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ment, and Heaven only knows which way the Babus were pointing their guns, when suddenly we came on the tiger. There it lay on its right side straight ahead of us-breathing stertorously, and we pulled up an elephant's length away amid great gabble from the mahouts and the Babus and the sub-inspector. Where was it hit? Was it shamming? The Babus were for giving it a broadside. The sub-inspector desired target-practice from a distance. Only the chuprassie, -a small and faithful soulwished to get down and kick it. His Sahib had shot it. Therefore it must be dead, or very badly wounded. If by any chance it turned upon him, his Sahib would give it one more bullet. The skin must not be spoilt. The Collector chose that the chuprassie should not risk being spoilt either, and the eager little man was hauled up by the sub-inspector just as he was slinging himself down by the elephant's tail. At that moment the tiger gave a choke and half-rose, but sank again; and at the sub-inspector's very earnest request the Collector put another bullet in its head. So a little later the great cat died, having killed and eaten many cattle in its time; and stretched out, lithe and massive, and suggesting even in its death its strong and incomparable vitality, it evoked my sentiment. There seemed a strange waste in the destruotion of a creature so full of life and beauty. One can rejoice in the death of a crocodile or a shark-such things are re

pulsive to man. The cat-tribe is not. Between us there is not the same cold-blooded element. The heat and fierceness of the tiger's is not so different from our own. I suppose St Francis could have said "Brother Shark," but a mere ordinary sinner could almost say "Brother Tiger."

Well, we sometimes go for our brothers heartily enough, and I have to confess that my humane sentiment did not amount to much, and was succeeded by that previous and much less humane feeling that I might with luck have shot it myself and hadn't. "I do think," I said reproachfully to the Collector, "that you need not have finished my first tiger with your first shot."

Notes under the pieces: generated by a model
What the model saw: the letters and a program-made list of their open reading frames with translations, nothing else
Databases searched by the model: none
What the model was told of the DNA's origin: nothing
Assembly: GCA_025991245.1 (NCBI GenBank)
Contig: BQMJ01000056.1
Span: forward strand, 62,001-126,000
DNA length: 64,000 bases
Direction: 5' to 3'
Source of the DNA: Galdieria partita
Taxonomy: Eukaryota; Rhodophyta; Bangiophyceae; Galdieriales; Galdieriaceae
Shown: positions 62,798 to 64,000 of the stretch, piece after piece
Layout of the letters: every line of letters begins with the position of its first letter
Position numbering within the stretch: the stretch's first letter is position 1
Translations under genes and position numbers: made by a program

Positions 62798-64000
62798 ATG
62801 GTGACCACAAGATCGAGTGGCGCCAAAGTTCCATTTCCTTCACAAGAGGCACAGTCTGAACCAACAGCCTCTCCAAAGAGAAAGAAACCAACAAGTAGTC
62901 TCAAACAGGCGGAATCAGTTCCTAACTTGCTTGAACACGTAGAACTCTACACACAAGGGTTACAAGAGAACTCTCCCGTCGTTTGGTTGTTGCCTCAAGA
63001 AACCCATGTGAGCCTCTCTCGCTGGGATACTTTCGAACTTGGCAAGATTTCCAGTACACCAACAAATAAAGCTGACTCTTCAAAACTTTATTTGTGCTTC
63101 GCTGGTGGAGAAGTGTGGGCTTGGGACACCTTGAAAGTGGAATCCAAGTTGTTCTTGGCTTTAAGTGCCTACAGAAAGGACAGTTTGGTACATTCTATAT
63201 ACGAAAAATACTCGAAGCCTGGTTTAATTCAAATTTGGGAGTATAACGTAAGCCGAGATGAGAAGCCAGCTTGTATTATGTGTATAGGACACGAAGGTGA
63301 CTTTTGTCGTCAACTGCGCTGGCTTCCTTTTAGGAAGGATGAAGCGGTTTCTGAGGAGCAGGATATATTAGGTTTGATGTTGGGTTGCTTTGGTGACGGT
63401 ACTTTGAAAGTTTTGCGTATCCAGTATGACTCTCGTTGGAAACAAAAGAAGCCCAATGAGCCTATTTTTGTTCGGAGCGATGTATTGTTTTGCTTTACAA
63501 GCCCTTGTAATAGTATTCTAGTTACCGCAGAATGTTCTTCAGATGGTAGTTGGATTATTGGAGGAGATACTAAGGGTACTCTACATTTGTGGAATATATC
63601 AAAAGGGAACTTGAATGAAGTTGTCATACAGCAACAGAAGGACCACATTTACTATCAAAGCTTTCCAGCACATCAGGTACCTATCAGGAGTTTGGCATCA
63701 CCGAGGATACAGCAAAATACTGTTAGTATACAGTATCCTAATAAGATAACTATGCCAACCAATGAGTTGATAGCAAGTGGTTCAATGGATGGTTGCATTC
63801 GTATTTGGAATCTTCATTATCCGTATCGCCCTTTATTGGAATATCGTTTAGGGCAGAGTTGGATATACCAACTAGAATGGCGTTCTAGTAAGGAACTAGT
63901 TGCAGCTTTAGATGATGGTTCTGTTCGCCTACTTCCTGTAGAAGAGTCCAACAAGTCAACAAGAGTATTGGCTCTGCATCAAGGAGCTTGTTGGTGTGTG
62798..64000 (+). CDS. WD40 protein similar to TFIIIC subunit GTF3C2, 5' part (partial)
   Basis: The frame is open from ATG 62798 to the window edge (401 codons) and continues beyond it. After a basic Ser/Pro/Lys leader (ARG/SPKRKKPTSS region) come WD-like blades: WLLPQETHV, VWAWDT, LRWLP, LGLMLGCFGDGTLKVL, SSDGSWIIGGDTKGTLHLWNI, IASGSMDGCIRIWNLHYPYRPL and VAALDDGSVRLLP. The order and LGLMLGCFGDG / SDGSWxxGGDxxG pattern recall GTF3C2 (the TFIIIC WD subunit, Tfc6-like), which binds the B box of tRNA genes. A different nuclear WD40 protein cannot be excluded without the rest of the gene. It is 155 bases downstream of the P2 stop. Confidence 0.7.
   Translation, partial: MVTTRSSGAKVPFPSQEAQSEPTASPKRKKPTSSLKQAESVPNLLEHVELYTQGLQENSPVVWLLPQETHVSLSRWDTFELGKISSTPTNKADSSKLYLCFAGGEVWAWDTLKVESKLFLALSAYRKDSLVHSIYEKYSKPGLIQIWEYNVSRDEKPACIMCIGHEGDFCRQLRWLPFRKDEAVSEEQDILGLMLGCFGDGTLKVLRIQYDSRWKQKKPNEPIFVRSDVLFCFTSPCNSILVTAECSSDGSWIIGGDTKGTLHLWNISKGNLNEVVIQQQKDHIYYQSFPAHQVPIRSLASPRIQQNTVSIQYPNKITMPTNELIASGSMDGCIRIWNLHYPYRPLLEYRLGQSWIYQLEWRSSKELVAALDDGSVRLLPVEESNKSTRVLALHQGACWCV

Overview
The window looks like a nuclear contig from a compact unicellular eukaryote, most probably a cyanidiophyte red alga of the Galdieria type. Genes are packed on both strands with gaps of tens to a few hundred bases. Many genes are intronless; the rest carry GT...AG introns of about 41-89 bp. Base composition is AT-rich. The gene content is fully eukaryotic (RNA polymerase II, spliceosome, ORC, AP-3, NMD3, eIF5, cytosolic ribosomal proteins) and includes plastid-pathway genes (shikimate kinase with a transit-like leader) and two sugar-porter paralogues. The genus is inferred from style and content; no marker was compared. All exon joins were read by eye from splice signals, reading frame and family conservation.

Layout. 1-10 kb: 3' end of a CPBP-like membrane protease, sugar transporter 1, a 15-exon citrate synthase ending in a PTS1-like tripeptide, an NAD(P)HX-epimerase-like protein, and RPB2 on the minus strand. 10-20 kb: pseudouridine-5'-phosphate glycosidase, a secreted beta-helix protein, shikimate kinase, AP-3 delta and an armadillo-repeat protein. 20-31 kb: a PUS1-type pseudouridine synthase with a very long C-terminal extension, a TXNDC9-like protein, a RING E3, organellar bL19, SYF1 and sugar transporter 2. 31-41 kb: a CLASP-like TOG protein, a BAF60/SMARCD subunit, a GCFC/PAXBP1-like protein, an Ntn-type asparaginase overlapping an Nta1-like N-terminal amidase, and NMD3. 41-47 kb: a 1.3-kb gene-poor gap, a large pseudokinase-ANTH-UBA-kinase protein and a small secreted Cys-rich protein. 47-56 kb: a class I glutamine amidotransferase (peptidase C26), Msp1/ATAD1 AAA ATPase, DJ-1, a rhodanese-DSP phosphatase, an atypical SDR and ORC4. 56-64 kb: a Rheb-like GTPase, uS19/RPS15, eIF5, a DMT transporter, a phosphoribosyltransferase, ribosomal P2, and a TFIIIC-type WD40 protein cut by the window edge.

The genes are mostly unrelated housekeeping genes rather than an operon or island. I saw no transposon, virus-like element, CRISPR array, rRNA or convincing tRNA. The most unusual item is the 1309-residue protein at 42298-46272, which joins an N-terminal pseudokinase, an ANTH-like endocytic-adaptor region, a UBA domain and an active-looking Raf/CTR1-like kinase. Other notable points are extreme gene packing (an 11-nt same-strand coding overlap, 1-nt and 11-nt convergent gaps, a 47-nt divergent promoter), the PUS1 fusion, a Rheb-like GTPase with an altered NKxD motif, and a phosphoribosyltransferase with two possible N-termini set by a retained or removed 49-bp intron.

He also is a humane man, but he only grinned.

"Sorry," he said. "I wish you'd got it, of course. It's just as well it was dropped, though. A wounded tiger's a nuisance, especially when it comes roaring for your elephant."

"I daresay," I said grudgingly, for some experiences are worth having, and this would have been one.

Our elephant had been taken up to the tiger's body, and its waggling trunk, as it snuffed it from head to tail, proclaimed that the chuprassie might with safety descend. Already, as if by magic, the little wood was filled at a respectful distance with villagers, and as the chuprassie took his proud stance by the body, they crowded up jabbering till the glade was like a parrot-house. The bolder spirits smacked their

dead enemy, or dipped a finger in his blood, and the chuprassie watched with jealous eyes lest any one should try and steal a hair of its whiskers. These and the claws are 80 highly esteemed for charms that there is scarcely a Bengali who can refrain from abstracting them if he gets the chance. In this instance the whiskers were solemnly counted. I forget what they numbered, but I could see the chuprassie going over them again at intervals until the bullock-cart, which in some mysterious way was hauled up through the trees, arrived to take the body into camp to be skinned. The procession thereupon formed was a triumphant one, and must have numbered some hundreds, some on foot, some on the small ponies of the country. I particularly remember one aged man, in a bright mauve robe on a white pony, who hastily galloped up for the purpose of spitting at the dead tiger and saying, "Ho, ho, you thought you were a great tiger that could frighten us. But you nothing but ఒ weak little jackal-how could you kill a Cow?"

it.

Unfortunately our time was limited. These are not days when the official can take a week off as he pleases for the hunting of tiger, and we had to move on that same afternoon. But the Collector said that he would return some day to that part of his district, and that meantime the subinspector had better keep a record of the tiger's movements, and also of the movements of dacoits, some of whom it would be well for him to catch.

About a month later, when we were back in the station, a young police superintendent -a Scotsman-came round to the bungalow. He too had been visiting the same outpost in the course of his duties two days before-that is to say, rather more than three weeks after the tiger was shot. soon, he said, as he rode up, the sub-inspector came bustling out with smiles upon his face, and in answer to the question what report he had to make, said delightedly